Besides it’s important to us to reduce hierarchies of knowledge and experience, if that’s what people want. And that everyone is welcome to contribute to anything, even if it means that they’ll have to learn the skills or gain the experience beforehand. In our community we explicitly want to have support and room for that.
Education and anti-sexism
Sexism is something that our environment implants into us when we’re an infant, even a baby. For us, having realised that sexism sucks so much, it’s now hard to deal with the contradiction of rationally rejecting it but (still) thinking and acting sexist. We want the children of our community to have to struggle less, that they grow up with the freedom that we adults crave so much. That means that we don’t want to urge our children to play with sex-specific toys (dolls for girls and football for boys), to dress sex-specific (pink skirts for girls and blue pants for boys) and that they’re free to choose what they want to occupy themselves with or learn (→ self-determined education).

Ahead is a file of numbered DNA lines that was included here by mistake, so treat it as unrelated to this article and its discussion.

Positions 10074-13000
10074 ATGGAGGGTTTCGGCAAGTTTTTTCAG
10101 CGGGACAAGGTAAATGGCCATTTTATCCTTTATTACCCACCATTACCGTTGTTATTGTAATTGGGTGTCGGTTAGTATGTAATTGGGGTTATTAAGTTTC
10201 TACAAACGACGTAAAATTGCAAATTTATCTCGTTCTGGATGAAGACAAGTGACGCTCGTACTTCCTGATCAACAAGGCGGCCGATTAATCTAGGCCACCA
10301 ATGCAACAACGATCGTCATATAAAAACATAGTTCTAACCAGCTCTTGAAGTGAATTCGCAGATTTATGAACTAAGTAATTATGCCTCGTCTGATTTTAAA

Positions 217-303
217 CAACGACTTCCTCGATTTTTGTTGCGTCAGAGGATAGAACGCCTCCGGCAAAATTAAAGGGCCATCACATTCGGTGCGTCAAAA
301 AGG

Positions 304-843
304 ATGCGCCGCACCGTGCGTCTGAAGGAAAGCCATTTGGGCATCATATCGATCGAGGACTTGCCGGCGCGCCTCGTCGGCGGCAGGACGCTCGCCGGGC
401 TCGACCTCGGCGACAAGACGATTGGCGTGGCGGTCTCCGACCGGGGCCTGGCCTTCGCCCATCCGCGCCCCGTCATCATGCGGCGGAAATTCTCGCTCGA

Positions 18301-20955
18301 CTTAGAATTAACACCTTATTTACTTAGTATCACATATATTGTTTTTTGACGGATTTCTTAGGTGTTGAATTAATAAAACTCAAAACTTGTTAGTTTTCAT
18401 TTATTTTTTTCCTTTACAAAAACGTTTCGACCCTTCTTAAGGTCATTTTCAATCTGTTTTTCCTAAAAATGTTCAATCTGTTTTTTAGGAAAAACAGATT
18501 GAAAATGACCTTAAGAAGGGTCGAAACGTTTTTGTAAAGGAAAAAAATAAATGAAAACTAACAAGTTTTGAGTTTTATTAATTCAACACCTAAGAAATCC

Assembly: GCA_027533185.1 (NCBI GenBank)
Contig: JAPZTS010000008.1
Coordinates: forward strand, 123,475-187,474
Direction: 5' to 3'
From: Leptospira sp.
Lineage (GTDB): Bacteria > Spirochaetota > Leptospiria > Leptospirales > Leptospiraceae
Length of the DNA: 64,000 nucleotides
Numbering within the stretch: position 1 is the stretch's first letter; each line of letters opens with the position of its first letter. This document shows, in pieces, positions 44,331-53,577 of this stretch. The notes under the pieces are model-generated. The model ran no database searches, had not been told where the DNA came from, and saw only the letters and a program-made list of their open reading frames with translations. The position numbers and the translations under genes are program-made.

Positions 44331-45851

But there is so much more sex-specific education and that will be much harder to overcome: Girls are called back sooner (running, climbing a tree), are scolted more often when they get dirty, girls are being deprived of being equally capable or powerful as boys, they can rest earlier than boys. On the other hand boys can be more “wild”. But then boys are not allowed to cry and they’re not supposed to complain. Girls are expected to help with housework, while boys are allowed to go out to play already. We want to try to avoid these subliminal attributions – as a group, as parents, as support of parents, as social background, as reference person…